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7 things you should do before leaving uni

Things you should do before leaving uni

Nearing the end of your degree and wondering what to do before it’s all said and done? Check out your options below

You thought deciding on a degree was tough! That was until you got to uni and realised you’ve still got plenty of choices to make. We are huge advocates of making the most of your time at university and seizing every opportunity – from scholarships to networking – that come your way. Your future professional self will thank you later. So, without further ado, here are the things you should do before leaving uni to set yourself up for career success.

1. Look into internships

An internship is a period of work experienced offered by an employer. It can be paid or unpaid. They are valuable because you can see exactly how what you’ve been learning in your degree is applied in industry, what it’s like to work for an employer in your chosen field, and for gaining valuable insights that could help you out with your uni work! They’re also great for meeting people in your industry, so making a good impression and soaking up all the knowledge you can is really important because you could go on to score a job with them one day.

Learn more about STEM internships here. You should also sign up to our Graduate Options e-newsletter to get the latest info on internship opportunities.

2. Check out further study options

Want to get some more skills under your belt before leaving uni? There are plenty of ways you can do this. From graduate certificates to Master’s degrees, postgrad study can really give you a leg up when applying for roles down the track.

Check out our Grad Study Courses page for more deets!

3. Apply for scholarships

If you’re set on further study, universities often offer postgraduate scholarships in areas such as engineering, IT, science, medicine, veterinary medicine, health, law, nursing, business and more. Postgraduate scholarships are also available for women, Indigenous Australians, those from a non-English speaking background, trans and gender diverse students, those struggling financially, as well as students excelling in their studies or at sport.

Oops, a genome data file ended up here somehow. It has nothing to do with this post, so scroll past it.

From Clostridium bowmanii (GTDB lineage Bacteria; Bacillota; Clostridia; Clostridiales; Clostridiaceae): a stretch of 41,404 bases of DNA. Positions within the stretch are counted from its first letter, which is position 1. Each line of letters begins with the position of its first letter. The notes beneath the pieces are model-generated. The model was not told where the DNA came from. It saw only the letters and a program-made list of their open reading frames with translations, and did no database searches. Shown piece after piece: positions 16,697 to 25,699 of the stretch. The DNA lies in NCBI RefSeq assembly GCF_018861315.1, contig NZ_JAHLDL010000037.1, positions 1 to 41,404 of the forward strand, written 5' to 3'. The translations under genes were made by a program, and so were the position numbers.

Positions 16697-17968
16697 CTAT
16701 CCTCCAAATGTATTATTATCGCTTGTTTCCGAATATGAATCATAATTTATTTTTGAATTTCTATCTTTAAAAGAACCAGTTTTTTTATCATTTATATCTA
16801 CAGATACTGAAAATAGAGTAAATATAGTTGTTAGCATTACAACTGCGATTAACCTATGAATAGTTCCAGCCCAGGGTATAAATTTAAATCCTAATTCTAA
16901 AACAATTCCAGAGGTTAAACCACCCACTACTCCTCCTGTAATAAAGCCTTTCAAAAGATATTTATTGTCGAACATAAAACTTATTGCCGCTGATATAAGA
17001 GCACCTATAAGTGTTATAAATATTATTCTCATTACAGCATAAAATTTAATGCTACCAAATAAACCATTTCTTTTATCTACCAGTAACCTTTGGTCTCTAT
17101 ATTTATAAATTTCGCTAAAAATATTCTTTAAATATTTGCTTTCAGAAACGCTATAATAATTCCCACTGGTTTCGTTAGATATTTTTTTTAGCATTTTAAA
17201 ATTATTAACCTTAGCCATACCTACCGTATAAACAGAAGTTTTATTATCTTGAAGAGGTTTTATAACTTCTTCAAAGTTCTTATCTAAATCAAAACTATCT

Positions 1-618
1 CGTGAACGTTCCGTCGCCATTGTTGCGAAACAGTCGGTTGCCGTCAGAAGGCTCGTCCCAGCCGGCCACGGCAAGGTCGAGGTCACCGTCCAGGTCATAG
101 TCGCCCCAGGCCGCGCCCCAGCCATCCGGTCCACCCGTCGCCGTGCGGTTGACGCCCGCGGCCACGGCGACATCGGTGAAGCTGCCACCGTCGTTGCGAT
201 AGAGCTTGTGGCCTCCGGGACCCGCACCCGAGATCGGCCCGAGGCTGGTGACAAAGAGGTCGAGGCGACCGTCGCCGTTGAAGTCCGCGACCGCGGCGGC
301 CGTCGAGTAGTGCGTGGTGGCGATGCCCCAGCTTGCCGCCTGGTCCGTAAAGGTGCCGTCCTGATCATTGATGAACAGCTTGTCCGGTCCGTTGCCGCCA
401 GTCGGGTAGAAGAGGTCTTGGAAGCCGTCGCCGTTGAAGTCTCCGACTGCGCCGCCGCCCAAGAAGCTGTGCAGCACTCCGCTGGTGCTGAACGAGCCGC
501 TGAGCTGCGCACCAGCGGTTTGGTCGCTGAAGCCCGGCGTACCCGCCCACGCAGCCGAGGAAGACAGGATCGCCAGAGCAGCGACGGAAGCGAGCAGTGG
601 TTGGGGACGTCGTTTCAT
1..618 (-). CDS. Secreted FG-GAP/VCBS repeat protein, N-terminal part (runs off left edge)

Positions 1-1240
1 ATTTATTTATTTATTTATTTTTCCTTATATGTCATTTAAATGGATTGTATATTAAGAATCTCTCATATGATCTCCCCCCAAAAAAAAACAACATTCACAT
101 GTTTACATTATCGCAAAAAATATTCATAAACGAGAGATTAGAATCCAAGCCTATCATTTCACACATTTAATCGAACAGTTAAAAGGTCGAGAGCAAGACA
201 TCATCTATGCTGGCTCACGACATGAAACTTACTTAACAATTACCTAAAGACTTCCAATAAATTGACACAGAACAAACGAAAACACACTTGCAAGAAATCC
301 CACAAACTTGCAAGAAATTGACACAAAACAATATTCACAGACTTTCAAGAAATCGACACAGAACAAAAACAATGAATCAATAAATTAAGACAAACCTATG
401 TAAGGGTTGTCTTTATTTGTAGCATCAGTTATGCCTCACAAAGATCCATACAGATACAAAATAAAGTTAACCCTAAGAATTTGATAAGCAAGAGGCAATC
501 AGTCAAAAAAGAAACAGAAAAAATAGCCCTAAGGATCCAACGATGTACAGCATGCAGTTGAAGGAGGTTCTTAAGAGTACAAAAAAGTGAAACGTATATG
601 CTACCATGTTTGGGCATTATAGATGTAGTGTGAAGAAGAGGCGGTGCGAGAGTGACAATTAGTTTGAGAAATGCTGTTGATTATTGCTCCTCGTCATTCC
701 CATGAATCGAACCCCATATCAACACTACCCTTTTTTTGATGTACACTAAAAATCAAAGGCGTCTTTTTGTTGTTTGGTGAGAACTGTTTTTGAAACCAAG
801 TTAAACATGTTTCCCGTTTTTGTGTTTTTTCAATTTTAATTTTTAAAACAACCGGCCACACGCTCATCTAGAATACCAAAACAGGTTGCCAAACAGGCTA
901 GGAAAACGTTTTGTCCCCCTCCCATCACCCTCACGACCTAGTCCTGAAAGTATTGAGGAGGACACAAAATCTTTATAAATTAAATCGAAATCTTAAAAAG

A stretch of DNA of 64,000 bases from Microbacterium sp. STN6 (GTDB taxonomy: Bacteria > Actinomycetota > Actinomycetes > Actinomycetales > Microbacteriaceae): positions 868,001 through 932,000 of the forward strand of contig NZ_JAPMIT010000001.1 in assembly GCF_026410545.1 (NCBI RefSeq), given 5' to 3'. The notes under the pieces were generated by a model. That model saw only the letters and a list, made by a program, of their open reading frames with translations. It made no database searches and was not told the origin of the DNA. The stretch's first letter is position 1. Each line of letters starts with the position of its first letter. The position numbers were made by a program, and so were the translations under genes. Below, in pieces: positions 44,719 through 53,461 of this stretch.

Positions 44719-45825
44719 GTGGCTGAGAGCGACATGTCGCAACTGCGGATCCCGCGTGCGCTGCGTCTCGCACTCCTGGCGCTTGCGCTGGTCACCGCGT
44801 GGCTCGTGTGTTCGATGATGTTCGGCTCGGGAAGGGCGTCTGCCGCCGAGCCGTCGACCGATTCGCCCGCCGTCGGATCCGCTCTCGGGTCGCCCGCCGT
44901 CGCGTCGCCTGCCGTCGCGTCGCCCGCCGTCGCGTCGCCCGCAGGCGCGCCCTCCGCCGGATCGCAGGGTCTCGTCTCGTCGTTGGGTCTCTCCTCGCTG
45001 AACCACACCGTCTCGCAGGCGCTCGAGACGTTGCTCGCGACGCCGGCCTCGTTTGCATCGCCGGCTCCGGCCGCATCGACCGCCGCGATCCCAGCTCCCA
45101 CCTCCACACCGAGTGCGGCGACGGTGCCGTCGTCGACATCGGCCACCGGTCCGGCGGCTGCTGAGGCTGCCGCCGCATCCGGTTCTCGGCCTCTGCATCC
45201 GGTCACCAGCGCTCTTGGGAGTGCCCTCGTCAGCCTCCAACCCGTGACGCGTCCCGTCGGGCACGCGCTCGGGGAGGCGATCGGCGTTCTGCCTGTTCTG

Research what scholarships are available to you at your uni or make an appointment to chat with your scholarships team.

Bookmark our STEM scholarships page to stay across opportunities.

4. Get networking

Attend industry talks or nights arranged by your uni, chat to everyone you can while on work placement or at an internship, set up your LinkedIn and reach out to people in your chosen field for tips or future job opportunities, join relevant professional groups on social media, and make sure you’ve got contact details for all your current classmates.

5. Sharpen your soft skills

Yep, it’s important to be across all the things you learn in your degree, but it’s also crucial that your soft skills are up to scratch if you want to be successful in the workplace. Soft skills include things like:

  • Communication
  • Teamwork
  • Creativity
  • Leadership
  • Problem solving
  • Time management
  • Critical thinking
  • Flexibility
  • Conflict management

Focus on improving the skills you’re the weakest at while you’re still at uni. Communication is a huge one so make sure you’re comfortable talking in front of groups and conveying your ideas in a way everyone can understand. Tone of voice, phone and email etiquette, active listening and empathy are also communication skills that come into play every single day in the workplace.

Learn more about soft skills, how to sharpen them, and why they can give you an edge after uni here.

6. Find a role model or mentor

When you’re embarking on a journey, it’s always good to learn from people who have walked a similar path. Finding yourself a career role model (or two or three!) can be super inspiring. We’ve profiled hundreds of people working in STEM. They’ve all shared their stories and advice to help anyone wanting to follow in their footsteps. Head here to find role models working in your favourite field or industry.

Having an IRL mentor is handy too – you can ask them to look over your CV, help you prepare for interviews or ask them career questions when you need a second opinion about a sitch or problem. A mentor might be someone at uni (a lecturer or tutor), a family friend who works in STEM or at a company you really want to land a job at, or a person you met while doing an internship who was really good at offering advice.

7. Have fun

Enjoy your time at uni. Join clubs and societies, go along to social events, make lifelong friends with the people in your classes (you might even work with them one day!), and just appreciate the journey. It might not feel like it while you’re there (and completing ALL the assessments and exams), but it goes by really fast.

Explore our Graduate Options page to learn more, and sign up to our e-newsletter just for grads here.

Main image: juancsanchezherrera /


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